HR Management & Compliance

Hotlines—Find Out Before the Feds Do

Yesterday’s Advisor covered a variety of types of communications with employees; today, we’ll look at employee hotlines.

Your employee hotline is important for many reasons, but the primary one is that you want to hear employees’ concerns and complaints before their attorneys or a government agency does. It’s going to be easier—and less expensive—to resolve before outsiders get involved.

Other key factors include:

  • Anonymous for real. Employees must trust that the hotline is truly anonymous and that there will be no retaliation for using it.
  • Connected to trustworthy people. Employees must trust the people to whom hotline messages are delivered to maintain confidences and process responsibly.
  • Approved by management. Employees must believe that management will act when a complaint, allegation, or suggestion is made.

What Hotline Issues Does Your Hotline Encounter?

Personal issues

  • Alcohol
  • Drugs
  • Gambling
  • Financial
  • Relationship

Ethics issues

  • Irregularities in accounting
  • Dealings with vendors

Compliance issues

  • Discrimination
  • Harassment
  • Wage/Hour
  • Safety

General issues

  • Complaints
  • Suggestions

Evaluating Your Hotline Service

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NAVEX Global, the leading provider of employee hotlines, suggests that you take care to monitor and evaluate the calls that come in over the hotline.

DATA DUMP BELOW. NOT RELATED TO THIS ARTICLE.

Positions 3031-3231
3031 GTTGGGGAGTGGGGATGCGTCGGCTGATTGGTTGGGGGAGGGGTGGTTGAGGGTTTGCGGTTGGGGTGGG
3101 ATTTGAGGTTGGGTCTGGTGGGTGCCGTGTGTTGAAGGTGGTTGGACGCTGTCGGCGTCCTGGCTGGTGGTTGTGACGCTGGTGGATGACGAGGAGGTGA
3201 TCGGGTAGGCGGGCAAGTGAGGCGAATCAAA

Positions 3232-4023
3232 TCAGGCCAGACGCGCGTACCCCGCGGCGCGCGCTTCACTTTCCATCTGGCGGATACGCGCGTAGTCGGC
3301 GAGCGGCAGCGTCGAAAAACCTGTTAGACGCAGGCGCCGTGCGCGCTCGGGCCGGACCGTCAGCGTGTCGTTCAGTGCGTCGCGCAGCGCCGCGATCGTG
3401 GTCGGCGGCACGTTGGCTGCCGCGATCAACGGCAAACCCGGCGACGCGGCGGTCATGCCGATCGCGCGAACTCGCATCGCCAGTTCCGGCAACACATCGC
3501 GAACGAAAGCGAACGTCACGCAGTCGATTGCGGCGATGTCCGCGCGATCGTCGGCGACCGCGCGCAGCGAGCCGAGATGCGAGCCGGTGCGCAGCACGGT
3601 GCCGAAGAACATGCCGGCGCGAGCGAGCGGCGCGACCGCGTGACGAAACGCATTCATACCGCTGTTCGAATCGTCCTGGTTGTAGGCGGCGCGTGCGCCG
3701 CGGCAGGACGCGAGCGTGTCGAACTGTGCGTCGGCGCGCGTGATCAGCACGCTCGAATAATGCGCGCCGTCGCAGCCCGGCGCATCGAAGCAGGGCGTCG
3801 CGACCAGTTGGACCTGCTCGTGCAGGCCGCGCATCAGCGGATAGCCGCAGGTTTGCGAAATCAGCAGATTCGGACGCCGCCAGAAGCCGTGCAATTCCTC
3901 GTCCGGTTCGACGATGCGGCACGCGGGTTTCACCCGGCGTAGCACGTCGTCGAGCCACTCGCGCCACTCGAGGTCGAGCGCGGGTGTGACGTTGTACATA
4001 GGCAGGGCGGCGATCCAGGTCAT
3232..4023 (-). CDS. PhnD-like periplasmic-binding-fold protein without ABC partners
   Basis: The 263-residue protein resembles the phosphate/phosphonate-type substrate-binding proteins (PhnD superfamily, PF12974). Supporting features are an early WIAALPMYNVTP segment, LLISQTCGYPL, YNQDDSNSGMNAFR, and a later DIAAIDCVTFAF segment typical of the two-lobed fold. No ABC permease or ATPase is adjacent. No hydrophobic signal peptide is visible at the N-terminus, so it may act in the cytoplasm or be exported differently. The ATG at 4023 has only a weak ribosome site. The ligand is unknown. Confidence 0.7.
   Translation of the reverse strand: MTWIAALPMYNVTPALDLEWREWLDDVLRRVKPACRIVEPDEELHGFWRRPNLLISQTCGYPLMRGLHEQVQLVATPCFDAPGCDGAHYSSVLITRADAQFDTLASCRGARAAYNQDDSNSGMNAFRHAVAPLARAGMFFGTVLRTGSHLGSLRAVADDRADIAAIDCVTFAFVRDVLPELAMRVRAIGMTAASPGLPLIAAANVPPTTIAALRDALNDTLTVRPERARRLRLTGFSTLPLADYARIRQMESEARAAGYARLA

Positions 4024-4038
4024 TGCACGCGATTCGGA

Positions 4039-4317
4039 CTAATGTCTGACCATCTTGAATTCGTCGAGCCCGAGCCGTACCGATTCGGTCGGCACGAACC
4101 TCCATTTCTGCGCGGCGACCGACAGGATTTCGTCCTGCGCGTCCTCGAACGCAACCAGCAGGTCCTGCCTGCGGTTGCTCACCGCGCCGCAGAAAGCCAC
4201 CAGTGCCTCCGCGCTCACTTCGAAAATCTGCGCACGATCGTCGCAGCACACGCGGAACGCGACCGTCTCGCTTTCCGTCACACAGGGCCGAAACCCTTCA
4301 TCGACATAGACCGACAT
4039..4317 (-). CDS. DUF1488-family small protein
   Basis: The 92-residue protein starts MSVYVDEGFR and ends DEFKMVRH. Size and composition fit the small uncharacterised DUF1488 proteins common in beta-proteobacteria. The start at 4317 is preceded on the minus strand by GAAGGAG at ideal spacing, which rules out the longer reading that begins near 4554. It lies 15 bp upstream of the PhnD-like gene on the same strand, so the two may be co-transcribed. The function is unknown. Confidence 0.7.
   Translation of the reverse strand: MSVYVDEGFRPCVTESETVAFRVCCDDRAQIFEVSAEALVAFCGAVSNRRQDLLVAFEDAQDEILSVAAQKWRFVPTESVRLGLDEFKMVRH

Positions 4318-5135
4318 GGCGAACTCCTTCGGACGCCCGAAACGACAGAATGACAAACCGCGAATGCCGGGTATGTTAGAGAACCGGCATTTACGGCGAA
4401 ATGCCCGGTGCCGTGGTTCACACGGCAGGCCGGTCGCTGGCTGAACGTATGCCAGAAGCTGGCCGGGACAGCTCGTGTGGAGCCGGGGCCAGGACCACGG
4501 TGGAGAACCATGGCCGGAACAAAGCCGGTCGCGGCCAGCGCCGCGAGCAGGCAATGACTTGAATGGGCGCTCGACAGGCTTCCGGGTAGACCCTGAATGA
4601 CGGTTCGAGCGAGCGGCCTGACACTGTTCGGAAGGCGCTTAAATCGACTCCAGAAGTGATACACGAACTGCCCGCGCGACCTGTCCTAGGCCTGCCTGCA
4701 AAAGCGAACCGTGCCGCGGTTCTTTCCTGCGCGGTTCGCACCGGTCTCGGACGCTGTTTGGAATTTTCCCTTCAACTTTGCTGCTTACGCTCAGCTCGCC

Are calls distributed as you would expect?

Do they represent all levels in the company?
Are they reasonably spread by geography, department, and whatever makes sense for your organization?

A predominance of calls from one place or department could indicate a problem, whereas a lack of calls from a location could be good news—no problems of any kind—or bad news—people don’t trust the system, they don’t know about the system, they fear retaliation, or they are encouraged not to call.

What types of calls are coming in, inquiries or allegations? Are calls anonymous or from named individuals? NAVEX says that anonymous reporting is a good indicator of the level of employee trust in the system.

What is the substantiation rate, that is, how many allegations prove to be true or have a reasonable basis?

How are calls being handled? Is it clear to employees that the organization is responding to employee hotline calls seriously and in a reasonable amount of time?

Hotlines—just one of the many challenges HR managers face. From hiring to firing, HR’s never easy, and in a small department, it’s just that much tougher.

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1 thought on “Hotlines—Find Out Before the Feds Do”

  1. Hotlines have repeatedly been shown to be particularly effective for both detecting and deterring employee fraud.

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